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Sunday, October 2, 2011

Anwar al-Awlaki killed by US drone

Anwar al-Awlaki was al-Qaida's Operational Commander in Yemen. From his hideout in the rugged mountains, he recruited young men to kill Americans and its allies. Umar Farouk Abdulmutallab was one, the Nigerian who tried to blow up a US jet with explosives sewn into his underpants and the Pakistani-American behind the botched car bombing in Times Square. He knew how to reach out to the English-speaking world because he was born in the USA.

When he was seven years old, he went back to Yemen with his family and stayed there for 11 years. They returned in 1991 and he earned a B.S. in civil engineering at Colorado State University where he was president of the Muslim Student Association. He also had an M.A. in Education Leadership from San Diego State University.

As al-Awlaki and his men emerged from their hideout in the mountains of Yemen and were driving through a desert region, the drone struck. The raid was carried out by the same US special unit that killed bin Laden at his hideout in Pakistan.

There are plenty of young Muslims in the world who hate America and its allies for waging wars in Iraq and Afghanistan and al-Awlaki was able to give al Qaeda its international voice. He made sermon videos on You Tube and other sites that flooded the western world. Being born in America, he knew all about Western culture and how to get his message across - that the US must be punished for killing innocent Muslims. Downloads of his sermons were found on laptops and computers of several groups arrested for plotting attacks in the US and Britain.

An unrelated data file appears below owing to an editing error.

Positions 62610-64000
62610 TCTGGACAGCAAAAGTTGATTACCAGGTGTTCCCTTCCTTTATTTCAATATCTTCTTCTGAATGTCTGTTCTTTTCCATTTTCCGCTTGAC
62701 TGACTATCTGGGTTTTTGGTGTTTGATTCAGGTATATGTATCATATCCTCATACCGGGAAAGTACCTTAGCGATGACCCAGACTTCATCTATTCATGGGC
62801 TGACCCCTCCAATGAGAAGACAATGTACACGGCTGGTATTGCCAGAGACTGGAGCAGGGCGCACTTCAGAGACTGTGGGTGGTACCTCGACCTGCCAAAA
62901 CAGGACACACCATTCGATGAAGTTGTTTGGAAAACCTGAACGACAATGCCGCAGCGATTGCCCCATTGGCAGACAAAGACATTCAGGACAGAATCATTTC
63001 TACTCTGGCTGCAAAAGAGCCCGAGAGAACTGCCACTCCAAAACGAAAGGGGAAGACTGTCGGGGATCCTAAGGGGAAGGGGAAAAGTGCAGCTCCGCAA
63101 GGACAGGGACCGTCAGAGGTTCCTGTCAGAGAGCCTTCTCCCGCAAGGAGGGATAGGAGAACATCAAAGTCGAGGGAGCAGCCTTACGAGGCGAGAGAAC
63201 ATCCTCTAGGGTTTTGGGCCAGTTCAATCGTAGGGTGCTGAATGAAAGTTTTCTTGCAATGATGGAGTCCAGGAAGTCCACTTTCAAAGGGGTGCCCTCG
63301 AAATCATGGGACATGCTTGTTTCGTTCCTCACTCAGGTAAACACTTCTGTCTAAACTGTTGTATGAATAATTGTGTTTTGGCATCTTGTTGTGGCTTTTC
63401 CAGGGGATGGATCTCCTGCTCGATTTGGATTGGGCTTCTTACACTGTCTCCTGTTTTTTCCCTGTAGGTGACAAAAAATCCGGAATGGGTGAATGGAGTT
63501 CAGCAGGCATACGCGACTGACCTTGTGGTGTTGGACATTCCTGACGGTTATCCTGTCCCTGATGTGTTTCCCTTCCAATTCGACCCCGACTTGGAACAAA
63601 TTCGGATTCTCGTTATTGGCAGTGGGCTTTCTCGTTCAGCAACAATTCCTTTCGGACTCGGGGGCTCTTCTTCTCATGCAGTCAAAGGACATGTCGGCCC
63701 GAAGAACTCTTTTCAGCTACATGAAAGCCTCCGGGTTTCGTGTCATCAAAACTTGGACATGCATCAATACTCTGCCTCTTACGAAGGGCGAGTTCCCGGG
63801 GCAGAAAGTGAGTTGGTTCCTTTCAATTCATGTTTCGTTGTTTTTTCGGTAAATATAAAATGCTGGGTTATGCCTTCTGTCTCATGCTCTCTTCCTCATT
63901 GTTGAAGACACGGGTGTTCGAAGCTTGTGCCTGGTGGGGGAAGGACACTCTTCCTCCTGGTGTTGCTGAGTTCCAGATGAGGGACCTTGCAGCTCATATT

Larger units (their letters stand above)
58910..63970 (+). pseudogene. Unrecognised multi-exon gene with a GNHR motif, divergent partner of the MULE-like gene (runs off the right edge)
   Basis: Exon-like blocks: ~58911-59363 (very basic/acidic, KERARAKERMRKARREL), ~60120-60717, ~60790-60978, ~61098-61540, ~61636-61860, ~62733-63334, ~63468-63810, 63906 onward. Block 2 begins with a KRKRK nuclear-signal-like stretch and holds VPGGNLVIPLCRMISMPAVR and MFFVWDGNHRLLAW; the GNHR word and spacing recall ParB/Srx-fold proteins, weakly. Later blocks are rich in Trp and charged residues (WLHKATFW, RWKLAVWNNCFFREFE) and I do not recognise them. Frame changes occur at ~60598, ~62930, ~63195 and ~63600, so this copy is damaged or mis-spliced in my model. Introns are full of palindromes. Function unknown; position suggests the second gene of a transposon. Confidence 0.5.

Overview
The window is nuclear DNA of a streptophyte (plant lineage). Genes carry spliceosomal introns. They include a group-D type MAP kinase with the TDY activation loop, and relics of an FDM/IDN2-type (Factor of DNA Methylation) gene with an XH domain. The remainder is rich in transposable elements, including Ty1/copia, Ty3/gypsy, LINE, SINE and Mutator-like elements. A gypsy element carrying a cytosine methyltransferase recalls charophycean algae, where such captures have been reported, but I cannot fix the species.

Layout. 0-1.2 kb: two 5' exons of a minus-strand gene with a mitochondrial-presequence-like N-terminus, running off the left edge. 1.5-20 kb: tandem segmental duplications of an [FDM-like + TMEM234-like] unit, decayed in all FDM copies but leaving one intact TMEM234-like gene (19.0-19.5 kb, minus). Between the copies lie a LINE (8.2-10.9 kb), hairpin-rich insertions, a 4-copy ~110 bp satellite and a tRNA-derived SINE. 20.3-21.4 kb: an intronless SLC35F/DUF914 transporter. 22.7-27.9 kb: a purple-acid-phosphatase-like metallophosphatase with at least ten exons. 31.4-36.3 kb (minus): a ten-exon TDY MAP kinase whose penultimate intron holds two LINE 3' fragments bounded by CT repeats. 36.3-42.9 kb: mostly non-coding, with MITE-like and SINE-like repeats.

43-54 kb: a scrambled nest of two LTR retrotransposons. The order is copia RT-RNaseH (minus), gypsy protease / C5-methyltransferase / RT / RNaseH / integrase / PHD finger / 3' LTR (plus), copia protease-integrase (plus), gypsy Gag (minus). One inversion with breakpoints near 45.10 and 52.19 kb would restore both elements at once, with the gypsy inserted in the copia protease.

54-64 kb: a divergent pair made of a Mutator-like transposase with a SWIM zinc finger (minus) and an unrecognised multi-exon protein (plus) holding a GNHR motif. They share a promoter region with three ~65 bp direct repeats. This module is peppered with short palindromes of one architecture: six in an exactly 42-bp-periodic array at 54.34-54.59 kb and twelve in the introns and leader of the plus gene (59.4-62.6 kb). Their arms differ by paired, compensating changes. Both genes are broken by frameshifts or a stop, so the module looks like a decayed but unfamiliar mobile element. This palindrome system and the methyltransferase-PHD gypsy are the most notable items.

When he left the US in 2002, he spent several months in the UK and did a grand lecture tour of the country. In one of his sermon he said "The lesson to be learnt here is never to trust a kuffar (non-Muslim) because they are plotting to kill this religion." He also translated the jihad into English.

Experts predict that his death won't affect al Qaeda's operations in Yemen but it will limit their ability to put out more English-language propaganda, at least for now. But his sermons and calls for jihad still remain on the web and they could become more effective because he is now a martyr for the cause. He also has 4,800 fans on Facebook.